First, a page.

Kevin Gorman: It’s time for Starling Marte to be what the Pirates need |

Kevin Gorman: It’s time for Starling Marte to be what the Pirates need

Kevin Gorman
Christopher Horner | Tribune-Review
Pirates center fielder Starling Marte celebrates his home run next to Brewers catcher Erik Kratz during the first inning of the first game of a doubleheader Saturday, July 14, 2018, at PNC Park.
Christopher Horner | Tribune-Review
Pirates center fielder Starling Marte runs down a ball hit by the Nationals’ Anthony Rendon during the third inning Wednesday, July 11, 2018, at PNC Park.

When Starling Marte speaks of submitting to whatever ideas the Pittsburgh Pirates have for him this season, the 30-year-old centerfielder says he not only “recognized and acknowledged but embraced” that their longest-tenured player also should be one of their leaders.

That might seem natural for an eighth-year veteran, but it’s a lot to ask of a streaky player who served an 80-game suspension for performance-enhancing drugs in 2017 and was benched last August for his lack of effort in running out a ground ball.

Marte is starting to realize that the Pirates are his team, one that is counting on him to play to his potential. And he knows that his every move is being watched, especially by his fellow Dominican players.

“That leadership role is now part of me – part of my uniform, part of my mentality, a part of my character – and I have always recognized in this organization I have a lot of eyes on me,” Marte said, through interpreter Mike Gonzalez. “A lot of young guys have their eyes on me, whether they’re in this organization or not, and I’ve got to continue to work hard and be intentional and be the example, to try to be intelligent in my decision-making and try to be smart in the moves that I make.

“I want to be a baseball player that has been an influence to people, that has been a motivation to people, an inspiration to the younger guys coming up. So, I do recognize that, being one of the guys that has been here the longest and a leader of the team and this organization, that’s just part of who I am now.”

Marte might want to wear it like a Stargell Star on his baseball cap, but the Pirates are hoping that more than a leadership label will stick. They see his tantalizing talent and believe the two-time Gold Glove winner and 2016 All-Star is capable of being one of baseball’s superstars.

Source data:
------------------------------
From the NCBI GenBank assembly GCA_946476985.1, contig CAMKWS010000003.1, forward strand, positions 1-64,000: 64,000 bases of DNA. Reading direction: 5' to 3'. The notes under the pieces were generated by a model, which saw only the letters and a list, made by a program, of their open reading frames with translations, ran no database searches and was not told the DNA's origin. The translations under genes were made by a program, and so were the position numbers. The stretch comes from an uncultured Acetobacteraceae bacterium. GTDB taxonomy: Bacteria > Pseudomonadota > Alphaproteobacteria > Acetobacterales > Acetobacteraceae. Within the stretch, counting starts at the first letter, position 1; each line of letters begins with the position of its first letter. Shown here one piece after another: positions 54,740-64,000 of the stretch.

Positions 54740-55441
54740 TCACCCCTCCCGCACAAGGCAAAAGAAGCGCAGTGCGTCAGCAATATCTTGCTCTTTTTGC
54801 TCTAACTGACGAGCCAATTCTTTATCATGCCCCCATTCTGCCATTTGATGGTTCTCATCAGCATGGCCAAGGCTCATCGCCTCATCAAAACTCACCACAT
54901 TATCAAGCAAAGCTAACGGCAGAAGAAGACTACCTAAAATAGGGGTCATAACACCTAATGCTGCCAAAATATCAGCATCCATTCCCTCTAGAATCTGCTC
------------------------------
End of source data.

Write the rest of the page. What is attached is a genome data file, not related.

A season in which Marte was voted the Pirates’ MVP only left everyone wanting more. As good as Marte was in slashing .277/.327/.460 with 20 home runs, 72 RBI and 32 stolen bases, only his OPS and homers were career-highs. He hit 34 points below his career-best batting average, had two fewer doubles, five fewer triples and nine fewer RBI.

“I’ve been telling that to him for years, ‘You’re better than this,’” said Pirates rightfielder Gregory Polanco, one of Marte’s closest confidantes. “He’s been in the All-Star Game and a Gold Glover but he’s an MVP kind of player. He’s got everything. He’s got to focus and play hard because he’s got the talent. I’ve been waiting for him to do more. I expect him to do more every time because I trust him.”

That’s the question with Marte this season: Can the Pirates trust him to be the player who finally lives up to his potential?

“He got it and he’s working really hard,” Polanco added. “I feel really good about him this year. It’s time, MVP. It really is time.”

Time is running out on Marte to live up to the promise he showed by hitting his first major-league pitch for a homer and developing into a dynamic defender who can hit for average and power. Marte will make $10 million this season, and his play could determine whether the Pirates exercise club options at $11.5 million in 2020 and $12.5 million in ’21.

Marte knows that he has left everyone wanting more, whether it’s improving to become a 30-30 performer or simply showing more consistency after sandwiching his best months of the season (May and July) around his worst – a June that saw him slash .194/.245/.323.

“It’s always an honor and very special when I recognize that there’s people that see so much potential in me and recognize what I can reach, what I can do and believe that I can do even more,” Marte said. “That always means a lot to me. But, like I’ve mentioned before, my focus is to continue working hard, continue to be the best teammate that I can, continue to be the best player out there on the field and help my team win in any way possible.”

Pirates manager Clint Hurdle has seen signs of maturation from Marte, including his willingness to conduct interviews in English at PiratesFest in January. Marte is making an effort to be a better communicator, even if he believes his message is more profound through a translator. That isn’t lost on the Pirates, who see it as a step in the right direction.

“He’s taking it upon himself to be intentional with growing up and maturing in all phases, from his social skills to his professional skills to his personal skills,” Hurdle said. “Where he takes the leadership, time will tell. He has been more inclined to be a leader by example.

“Starling is doing a lot of the things that you want to see a young man do to take the next step, personally and professionally and athletically. I just love it when guys are hunting the right stuff, and I believe he’s hunting the right stuff.”

All eyes are on Marte to prove that he can become the player the Pirates projected, the leader they want and the superstar they need. As good as he has been, we are waiting for more and expect more from Marte.

As good as Marte is, he’s better than this. It’s time. It really is time.

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Kevin Gorman is a Tribune-Review staff writer. You can contact Kevin by email at [email protected] or via Twitter .

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